Despite being blacklisted by the European Union (EU), Deputy Prime Minister and Minister of Finance Peter Turnquest emphasized that business in the country “is being conducted in a fair, transparent and competitive manner”.
“As a country we reject the label that we are a tax haven. And I commend the financial industry for its own initiatives to adapt, realising a long time ago that we cannot rely on out-dated notions of being low tax or no tax to differentiate ourselves,” he said.
The Bahamas was added to the EU blacklist of tax havens Tuesday March 13. At the time, Turnquest, called the move “regrettable”.
Other jurisdictions on the list of Non-Co-operative Jurisdictions for tax purposes include: America Samoa, Guam, Namibia, Paulau, Samoa, Trinidad and Tobago, U.S. Virgin Islands and St. Kitts and Nevis.
“It is important to emphasise that this is not about The Bahamas’ willingness or ability to meet the obligations set by the EU Code of Conduct Group (COCG), governing business taxation,” Turnquest said.
“The Bahamas is completely on schedule to meet COCG’s December 2018 deadline for full compliance, having already taken concrete steps. The Government has been communicating in good faith with the EU on a consistent basis. It has been absolutely transparent and absolutely engaged. In this instance, there was a regrettable misunderstanding in Brussels about the way communications are handled at the technical level versus the ministerial level in The Bahamas, and a misunderstanding over a fine technical point in the use of contractual language.”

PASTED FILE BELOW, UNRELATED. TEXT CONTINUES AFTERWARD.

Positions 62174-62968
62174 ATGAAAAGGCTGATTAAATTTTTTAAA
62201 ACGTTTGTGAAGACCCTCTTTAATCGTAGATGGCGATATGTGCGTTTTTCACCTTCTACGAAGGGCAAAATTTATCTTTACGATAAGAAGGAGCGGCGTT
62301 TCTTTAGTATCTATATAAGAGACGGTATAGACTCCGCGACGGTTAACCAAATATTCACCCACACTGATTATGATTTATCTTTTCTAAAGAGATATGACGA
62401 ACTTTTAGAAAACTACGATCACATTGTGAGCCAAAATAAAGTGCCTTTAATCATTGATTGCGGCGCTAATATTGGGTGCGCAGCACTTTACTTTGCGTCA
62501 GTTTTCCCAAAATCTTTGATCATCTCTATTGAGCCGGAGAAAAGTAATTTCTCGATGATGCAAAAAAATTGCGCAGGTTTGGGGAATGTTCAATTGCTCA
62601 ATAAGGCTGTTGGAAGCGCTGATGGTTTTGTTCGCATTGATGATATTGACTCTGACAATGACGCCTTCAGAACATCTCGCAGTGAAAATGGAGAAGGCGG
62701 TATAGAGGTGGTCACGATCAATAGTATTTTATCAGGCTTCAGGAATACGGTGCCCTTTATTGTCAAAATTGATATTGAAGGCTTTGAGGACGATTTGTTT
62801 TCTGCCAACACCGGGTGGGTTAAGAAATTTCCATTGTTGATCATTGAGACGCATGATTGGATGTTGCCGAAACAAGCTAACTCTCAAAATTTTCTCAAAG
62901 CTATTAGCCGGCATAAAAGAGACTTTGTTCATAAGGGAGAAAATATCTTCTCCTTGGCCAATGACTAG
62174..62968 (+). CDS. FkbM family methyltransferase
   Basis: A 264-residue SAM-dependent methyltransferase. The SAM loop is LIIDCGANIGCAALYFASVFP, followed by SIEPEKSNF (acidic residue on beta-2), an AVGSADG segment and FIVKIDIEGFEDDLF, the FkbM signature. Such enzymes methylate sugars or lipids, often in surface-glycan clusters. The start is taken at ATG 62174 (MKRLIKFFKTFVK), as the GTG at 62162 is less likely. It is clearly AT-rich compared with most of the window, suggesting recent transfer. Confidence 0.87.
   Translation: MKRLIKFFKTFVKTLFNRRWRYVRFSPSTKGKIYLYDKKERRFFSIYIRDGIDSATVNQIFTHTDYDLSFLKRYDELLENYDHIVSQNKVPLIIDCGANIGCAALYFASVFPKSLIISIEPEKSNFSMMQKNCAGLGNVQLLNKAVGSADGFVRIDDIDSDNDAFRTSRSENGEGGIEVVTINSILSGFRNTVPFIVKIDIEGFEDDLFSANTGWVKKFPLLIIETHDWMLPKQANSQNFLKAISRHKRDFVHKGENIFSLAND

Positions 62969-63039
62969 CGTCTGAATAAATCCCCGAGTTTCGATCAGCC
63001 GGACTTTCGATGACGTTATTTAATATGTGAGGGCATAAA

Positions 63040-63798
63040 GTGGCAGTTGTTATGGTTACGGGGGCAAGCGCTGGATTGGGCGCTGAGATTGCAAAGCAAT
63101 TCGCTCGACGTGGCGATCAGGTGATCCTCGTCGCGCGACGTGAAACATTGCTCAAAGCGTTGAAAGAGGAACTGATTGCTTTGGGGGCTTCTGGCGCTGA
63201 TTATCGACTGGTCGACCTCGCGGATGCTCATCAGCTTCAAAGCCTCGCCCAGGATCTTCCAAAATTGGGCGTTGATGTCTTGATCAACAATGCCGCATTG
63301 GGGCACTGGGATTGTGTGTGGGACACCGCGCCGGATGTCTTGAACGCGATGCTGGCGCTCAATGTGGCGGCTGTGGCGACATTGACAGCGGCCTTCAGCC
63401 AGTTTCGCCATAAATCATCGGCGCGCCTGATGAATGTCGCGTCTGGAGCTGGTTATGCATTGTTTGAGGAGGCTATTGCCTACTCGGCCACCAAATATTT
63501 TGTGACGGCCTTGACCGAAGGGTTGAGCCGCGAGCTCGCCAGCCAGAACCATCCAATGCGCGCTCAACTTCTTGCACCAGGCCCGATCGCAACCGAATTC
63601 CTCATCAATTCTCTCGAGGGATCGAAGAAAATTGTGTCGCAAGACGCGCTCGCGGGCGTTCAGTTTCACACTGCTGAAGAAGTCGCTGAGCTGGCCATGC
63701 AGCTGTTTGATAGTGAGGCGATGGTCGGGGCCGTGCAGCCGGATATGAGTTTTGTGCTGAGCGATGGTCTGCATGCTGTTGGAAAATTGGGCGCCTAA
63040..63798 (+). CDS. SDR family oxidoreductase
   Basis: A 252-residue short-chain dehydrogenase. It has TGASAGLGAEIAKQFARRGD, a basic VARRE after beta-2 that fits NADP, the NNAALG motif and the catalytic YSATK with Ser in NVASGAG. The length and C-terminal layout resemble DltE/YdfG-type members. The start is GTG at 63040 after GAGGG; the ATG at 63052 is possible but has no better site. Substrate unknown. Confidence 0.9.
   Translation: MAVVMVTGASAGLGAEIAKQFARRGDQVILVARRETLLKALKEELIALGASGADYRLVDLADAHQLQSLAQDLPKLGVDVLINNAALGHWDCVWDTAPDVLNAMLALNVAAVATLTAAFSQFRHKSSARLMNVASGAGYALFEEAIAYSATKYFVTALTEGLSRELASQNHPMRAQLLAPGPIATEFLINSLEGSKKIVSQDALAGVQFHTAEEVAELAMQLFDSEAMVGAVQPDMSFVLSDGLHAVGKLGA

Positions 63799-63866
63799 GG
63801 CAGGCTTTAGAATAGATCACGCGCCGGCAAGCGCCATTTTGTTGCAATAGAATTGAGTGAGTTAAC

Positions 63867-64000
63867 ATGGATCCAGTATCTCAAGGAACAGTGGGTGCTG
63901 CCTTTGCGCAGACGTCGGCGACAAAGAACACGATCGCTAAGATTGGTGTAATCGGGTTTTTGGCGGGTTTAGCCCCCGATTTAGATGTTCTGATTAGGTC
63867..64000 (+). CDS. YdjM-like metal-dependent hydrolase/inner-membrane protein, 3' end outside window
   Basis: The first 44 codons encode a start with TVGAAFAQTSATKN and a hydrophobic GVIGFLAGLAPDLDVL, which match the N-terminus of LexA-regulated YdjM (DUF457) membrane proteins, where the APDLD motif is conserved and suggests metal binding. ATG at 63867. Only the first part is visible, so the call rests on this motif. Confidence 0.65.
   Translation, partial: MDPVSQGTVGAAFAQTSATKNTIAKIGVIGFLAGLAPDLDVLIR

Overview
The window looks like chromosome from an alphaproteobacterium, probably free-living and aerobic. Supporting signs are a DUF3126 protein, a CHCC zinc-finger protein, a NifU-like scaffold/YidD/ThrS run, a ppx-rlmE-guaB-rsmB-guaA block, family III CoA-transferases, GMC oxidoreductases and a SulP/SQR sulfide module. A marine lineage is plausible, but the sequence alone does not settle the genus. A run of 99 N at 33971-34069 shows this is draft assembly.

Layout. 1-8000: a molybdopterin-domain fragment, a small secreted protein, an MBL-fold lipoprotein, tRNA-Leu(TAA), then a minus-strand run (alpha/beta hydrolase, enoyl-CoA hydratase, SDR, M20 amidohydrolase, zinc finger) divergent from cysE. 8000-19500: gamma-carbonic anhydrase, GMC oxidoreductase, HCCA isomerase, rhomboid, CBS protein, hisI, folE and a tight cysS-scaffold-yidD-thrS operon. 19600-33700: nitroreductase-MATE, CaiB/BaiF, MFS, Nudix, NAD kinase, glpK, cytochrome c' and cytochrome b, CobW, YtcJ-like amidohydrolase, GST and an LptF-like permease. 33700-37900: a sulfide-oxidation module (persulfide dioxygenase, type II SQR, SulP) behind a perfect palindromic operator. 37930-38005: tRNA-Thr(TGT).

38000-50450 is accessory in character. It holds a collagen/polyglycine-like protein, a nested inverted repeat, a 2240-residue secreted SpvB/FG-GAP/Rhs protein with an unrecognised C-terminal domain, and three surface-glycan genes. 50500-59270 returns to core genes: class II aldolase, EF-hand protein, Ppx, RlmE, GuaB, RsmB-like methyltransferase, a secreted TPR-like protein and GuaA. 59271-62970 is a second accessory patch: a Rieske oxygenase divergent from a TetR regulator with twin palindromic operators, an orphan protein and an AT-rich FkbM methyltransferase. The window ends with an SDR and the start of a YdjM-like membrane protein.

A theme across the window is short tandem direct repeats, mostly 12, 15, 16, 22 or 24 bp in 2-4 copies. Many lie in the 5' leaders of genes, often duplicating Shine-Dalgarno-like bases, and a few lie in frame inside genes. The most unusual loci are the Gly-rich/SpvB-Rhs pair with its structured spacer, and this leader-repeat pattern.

He added that “active discussions were underway”, therefore it was “disappointing that the COCG made its recommendation in spite of this ongoing dialogue.”
“Given the seriousness of the matter, I personally led/joined a senior delegation along with the Minister of Financial Services, Trade & Industry and Immigration the Hon. Brent Symonette, to have a face to face intervention with EU Officials in Brussels,” he explained.
“We left with verbal and written communications stating The Bahamas has no outstanding correspondences or deliverables that should prevent it from being delisted in the near future. In the words of the representative of the Chair of COCG, The Bahamas has done everything it needed to do and now it is the EU’s time to act. The Bahamas expects the EU Economic and Financial Affairs Council (ECOFIN) to make this a priority when it meets.”
He said as an important takeaway, the government will act earnestly to strengthen its diplomatic presence in Brussels, as direct diplomatic relations are just as vital to advancing the interests of the financial sector as engagement and coordination at the technical level.